All Saints, Postwick, Norwich
I believe they call it an Indian Summer, those warm days you often get towards the end of October, and 2016 had a more substantial Indian Summer than most years, although that may well be to do with global warming, I don't know. Postwick, pronounced Pozz-ick, gives its name to one of the Norwich Park & Rides, but the village is away from all that, set in narrow, winding lanes in the gentle hills above the river.
I'd been here before, ten years previously. The keyholders were out then, though they were in today. Back in 2006 it had been on one of those awful grey February days, when the cold and the damp penetrate your clothes, your skin, every aching muscle and most probably your soul. And we were not full of confidence. Postwick is quite literally the thin end of the wedge, the most westerly of a small group of churches that fan out from Norwich towards the coast that are infamous in church exploring circles for being kept locked.
In practice, only a very small number of Norfolk churches are locked during the day, and a fraction of those are locked without a keyholder. The statistics are skewed by this group north of the Yare, south of the railway line. But at least Postwick has a keyholder notice, and in fact the church is now open every Friday.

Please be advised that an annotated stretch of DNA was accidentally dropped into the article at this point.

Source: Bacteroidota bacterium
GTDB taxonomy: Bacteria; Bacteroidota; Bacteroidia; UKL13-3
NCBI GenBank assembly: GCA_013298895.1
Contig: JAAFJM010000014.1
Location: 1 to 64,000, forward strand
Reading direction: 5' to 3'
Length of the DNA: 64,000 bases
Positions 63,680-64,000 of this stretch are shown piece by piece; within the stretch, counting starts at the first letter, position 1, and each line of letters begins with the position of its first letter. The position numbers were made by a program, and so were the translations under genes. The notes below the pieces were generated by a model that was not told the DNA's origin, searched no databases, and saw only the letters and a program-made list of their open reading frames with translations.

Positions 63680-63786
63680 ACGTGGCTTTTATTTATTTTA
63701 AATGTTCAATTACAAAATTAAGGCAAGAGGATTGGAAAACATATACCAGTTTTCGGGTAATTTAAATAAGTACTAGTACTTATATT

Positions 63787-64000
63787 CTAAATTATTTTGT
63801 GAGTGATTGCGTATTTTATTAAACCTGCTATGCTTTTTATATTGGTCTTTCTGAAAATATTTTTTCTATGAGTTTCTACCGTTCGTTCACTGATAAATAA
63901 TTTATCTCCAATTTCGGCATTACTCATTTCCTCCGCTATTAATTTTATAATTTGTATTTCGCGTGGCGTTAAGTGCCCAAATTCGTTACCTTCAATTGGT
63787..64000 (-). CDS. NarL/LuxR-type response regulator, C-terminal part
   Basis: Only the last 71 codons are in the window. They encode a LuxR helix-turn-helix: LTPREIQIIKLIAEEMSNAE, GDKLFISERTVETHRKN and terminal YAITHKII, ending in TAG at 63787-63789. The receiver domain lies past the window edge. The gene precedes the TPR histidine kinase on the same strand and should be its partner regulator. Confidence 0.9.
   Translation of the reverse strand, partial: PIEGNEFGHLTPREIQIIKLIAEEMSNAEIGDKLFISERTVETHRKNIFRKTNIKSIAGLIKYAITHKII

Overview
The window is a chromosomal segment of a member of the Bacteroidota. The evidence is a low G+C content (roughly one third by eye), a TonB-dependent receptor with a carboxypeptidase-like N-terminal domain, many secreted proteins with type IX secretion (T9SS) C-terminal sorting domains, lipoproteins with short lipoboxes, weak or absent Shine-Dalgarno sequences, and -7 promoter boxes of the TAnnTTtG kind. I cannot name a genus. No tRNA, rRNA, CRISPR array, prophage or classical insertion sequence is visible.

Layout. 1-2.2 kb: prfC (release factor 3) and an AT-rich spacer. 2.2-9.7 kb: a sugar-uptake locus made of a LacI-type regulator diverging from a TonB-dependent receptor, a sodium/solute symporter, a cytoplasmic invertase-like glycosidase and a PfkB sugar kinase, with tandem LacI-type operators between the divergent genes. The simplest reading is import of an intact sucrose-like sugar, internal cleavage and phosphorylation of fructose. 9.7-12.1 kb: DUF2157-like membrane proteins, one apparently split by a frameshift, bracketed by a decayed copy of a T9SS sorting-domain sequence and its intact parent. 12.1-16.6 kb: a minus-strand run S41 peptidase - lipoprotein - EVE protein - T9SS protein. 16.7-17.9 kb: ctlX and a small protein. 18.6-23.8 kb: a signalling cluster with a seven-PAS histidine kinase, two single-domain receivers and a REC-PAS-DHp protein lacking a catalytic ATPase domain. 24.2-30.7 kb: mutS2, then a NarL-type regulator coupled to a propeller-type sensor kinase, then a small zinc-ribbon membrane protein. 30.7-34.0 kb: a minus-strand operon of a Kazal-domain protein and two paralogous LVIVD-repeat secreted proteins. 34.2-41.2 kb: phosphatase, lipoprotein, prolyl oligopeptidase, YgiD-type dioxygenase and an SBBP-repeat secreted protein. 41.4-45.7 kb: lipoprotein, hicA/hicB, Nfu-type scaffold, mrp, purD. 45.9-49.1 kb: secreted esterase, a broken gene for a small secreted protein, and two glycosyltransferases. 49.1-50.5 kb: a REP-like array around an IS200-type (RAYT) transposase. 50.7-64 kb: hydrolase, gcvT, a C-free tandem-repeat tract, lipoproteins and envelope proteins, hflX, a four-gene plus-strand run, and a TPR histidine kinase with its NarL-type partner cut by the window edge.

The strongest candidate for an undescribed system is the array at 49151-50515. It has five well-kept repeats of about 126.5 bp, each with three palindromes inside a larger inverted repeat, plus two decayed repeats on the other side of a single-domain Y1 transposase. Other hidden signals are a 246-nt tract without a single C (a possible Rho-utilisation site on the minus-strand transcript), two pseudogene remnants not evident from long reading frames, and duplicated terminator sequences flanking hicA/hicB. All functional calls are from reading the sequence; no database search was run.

The great yew tree to the south of the chancel had been felled since my last visit, and part of it lies still in the churchyard, like a surreal giant's pencil. Beyond it, a church that was substantially entirely rebuilt over the course of about fifty years from the late 13th to the early 14th Centuries, and then substantially restored in the late 19th Century, giving it something of an overly crisp appearance.
You step into an interior which is tall, narrow, and almost entirely refurbished by the Victorians. There's not much that's old here - a piscina and sedilia, a late Medieval font looking entirely recut. Like most narrow churches, there is a feeling of clutter. Perhaps the best and most interesting feature of all is a stone relief of St Francis of 1968 by John Skelton, looking very much in the style of his uncle and tutor Eric Gill. The stained glass is decent, a collection by different workshops dating from the 1860s up to one of the turn of the 20th Century which looks as if it might be the work of FC Eden.
Not much excitement then, but there is that atmosphere of a country church that has stayed pretty much the same for over a hundred years, and is worth seeing for that if nothing else. Of course, if that's not enough for you, you might be tempted by a sight of the pulpit, which is set with stones that Mortlock tells us were pilfered from the Holy Land by a 19th century rector. Just make sure you come on a Friday.